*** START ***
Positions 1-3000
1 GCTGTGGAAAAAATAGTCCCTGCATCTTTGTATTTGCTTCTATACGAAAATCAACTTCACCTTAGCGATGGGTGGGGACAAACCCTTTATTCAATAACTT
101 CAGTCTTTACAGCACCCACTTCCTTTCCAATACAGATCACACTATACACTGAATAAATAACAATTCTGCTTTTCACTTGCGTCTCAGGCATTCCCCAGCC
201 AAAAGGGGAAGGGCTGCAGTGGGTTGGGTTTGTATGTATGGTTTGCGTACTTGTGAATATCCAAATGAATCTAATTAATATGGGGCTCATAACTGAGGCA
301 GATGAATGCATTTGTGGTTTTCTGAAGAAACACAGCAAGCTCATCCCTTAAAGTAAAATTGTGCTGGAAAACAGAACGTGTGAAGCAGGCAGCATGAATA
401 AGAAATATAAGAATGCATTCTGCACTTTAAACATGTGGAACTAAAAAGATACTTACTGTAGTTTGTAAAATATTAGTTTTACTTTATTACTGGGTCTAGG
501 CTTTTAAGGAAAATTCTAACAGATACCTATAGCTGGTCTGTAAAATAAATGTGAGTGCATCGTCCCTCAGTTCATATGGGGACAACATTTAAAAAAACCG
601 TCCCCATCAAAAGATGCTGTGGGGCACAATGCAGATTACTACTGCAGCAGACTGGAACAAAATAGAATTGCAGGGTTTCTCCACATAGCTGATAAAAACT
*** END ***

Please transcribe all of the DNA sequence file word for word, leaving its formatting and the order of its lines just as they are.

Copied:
Positions 1-3000
1 GCTGTGGAAAAAATAGTCCCTGCATCTTTGTATTTGCTTCTATACGAAAATCAACTTCACCTTAGCGATGGGTGGGGACAAACCCTTTATTCAATAACTT
101 CAGTCTTTACAGCACCCACTTCCTTTCCAATACAGATCACACTATACACTGAATAAATAACAATTCTGCTTTTCACTTGCGTCTCAGGCATTCCCCAGCC
201 AAAAGGGGAAGGGCTGCAGTGGGTTGGGTTTGTATGTATGGTTTGCGTACTTGTGAATATCCAAATGAATCTAATTAATATGGGGCTCATAACTGAGGCA
301 GATGAATGCATTTGTGGTTTTCTGAAGAAACACAGCAAGCTCATCCCTTAAAGTAAAATTGTGCTGGAAAACAGAACGTGTGAAGCAGGCAGCATGAATA
401 AGAAATATAAGAATGCATTCTGCACTTTAAACATGTGGAACTAAAAAGATACTTACTGTAGTTTGTAAAATATTAGTTTTACTTTATTACTGGGTCTAGG
501 CTTTTAAGGAAAATTCTAACAGATACCTATAGCTGGTCTGTAAAATAAATGTGAGTGCATCGTCCCTCAGTTCATATGGGGACAACATTTAAAAAAACCG
601 TCCCCATCAAAAGATGCTGTGGGGCACAATGCAGATTACTACTGCAGCAGACTGGAACAAAATAGAATTGCAGGGTTTCTCCACATAGCTGATAAAAACT